FIG. 3 is a top plan view on lines 3-3 of FIG. 1.

FIG. 4 is cross-section exploded assembly view of the lock nut and overlying security sleeve of the invention.

FIG. 5 is a graphic representation of the access key combination for placement and removal.

FIG. 6 is a graphic representation of the placement key combination for placement and removal.

FIG. 7 is an enlarged partial side elevational view of the placement and removal key.

FIG. 8 is a perspective view of the placement and removal key.

FIG. 9 is a perspective view of the assembled vehicle security lock nut as seen generally in FIG. 4 of the drawings.


Referring to FIG. 4 of the drawings, a wheel nut lock 10 of the invention can be seen having a lug nut portion 11 and a locking sleeve portion 12. The lug nut portion 11 has a circular head 13 with a plug section 14 and hexagonal engagement body 15 extending therefrom. A threaded bore 16, best seen in FIGS. 1 and 6 of the drawings provides for threaded engagement on the vehicle's wheel mounting studs (not shown) as is typical and well understood by those skilled in the art for mounting the wheels to a vehicle (not shown). An area of reduced transverse dimension at 17 extends from the hexagonal engagement body 15 having a rounded end 18 with a center threaded bore 19 therein.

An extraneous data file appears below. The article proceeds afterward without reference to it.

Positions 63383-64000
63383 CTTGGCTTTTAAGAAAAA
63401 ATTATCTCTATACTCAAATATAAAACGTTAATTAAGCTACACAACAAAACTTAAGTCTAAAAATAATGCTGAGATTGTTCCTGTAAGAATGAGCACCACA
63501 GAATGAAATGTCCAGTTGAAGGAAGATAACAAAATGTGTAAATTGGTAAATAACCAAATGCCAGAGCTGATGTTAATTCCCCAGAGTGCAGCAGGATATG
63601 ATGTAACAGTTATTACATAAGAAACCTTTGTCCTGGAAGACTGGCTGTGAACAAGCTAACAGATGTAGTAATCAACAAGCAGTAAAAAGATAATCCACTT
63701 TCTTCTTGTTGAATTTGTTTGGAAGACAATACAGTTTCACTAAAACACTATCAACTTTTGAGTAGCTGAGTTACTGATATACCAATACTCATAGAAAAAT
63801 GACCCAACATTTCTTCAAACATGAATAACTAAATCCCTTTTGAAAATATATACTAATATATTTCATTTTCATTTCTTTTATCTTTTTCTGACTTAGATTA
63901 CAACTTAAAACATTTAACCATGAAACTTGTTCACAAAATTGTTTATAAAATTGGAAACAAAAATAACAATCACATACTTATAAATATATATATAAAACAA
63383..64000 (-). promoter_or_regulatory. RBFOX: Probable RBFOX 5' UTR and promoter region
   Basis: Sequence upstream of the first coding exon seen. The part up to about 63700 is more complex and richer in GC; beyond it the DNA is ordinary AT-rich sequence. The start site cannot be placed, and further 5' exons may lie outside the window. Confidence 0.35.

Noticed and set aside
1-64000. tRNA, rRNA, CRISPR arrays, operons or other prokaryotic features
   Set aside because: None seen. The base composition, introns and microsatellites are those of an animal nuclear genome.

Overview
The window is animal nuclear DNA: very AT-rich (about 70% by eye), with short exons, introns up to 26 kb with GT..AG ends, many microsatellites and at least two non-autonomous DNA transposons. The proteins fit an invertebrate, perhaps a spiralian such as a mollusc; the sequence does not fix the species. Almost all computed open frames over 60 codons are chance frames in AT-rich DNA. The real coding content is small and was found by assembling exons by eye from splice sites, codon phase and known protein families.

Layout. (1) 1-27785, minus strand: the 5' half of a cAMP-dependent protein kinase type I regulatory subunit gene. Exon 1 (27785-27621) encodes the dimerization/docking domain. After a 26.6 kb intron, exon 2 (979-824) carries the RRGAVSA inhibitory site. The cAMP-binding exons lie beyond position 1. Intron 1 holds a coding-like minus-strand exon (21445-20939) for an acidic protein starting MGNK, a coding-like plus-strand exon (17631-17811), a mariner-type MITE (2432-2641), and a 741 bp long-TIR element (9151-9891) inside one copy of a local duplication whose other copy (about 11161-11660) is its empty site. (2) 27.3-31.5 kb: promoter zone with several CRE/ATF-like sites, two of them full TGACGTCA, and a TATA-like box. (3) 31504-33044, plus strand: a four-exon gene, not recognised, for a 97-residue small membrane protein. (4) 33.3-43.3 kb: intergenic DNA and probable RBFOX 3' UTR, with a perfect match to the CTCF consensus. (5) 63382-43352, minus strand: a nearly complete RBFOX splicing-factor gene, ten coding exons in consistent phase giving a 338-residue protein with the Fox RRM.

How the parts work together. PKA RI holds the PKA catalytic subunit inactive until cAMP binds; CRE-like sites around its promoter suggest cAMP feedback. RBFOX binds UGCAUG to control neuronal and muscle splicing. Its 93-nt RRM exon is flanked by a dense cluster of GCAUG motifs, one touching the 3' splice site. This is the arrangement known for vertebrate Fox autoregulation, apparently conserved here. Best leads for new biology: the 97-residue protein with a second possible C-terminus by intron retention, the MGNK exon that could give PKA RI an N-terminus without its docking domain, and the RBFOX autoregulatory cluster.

The locking sleeve portion 12 of the invention, best seen in FIG. 4 of the drawings has a cylinder sleeve 20 with an open end at 21 and an oppositely disposed apertured close end 22. The sleeve 20 serves to cover the hexagonal engagement body 15 prevent unauthorized engagement and therefore removal by conventional lug nut engagement tools well known within the art.

The interior dimensions of the sleeve 20 is such that it will slidably engage over both the hexagonal body 15 and an area of reduced transverse dimension at 17 with self-alignment of the apertured closed end 22 with the threaded bore 19 as will be disclosed in greater detail hereinafter.

The sleeve 20 is secured over the nut portion 12 by a keyed locking bolt 23 through the central aperture closed end 22 and registerably engages with the threaded bore 19 in the rounded end 18 of the plug section 14 of the nut portion 11. An O-ring 24 is provided as a bearing surface between the cylinder sleeve 20 and the rounded end 18, best seen in FIG. 4 of the drawings.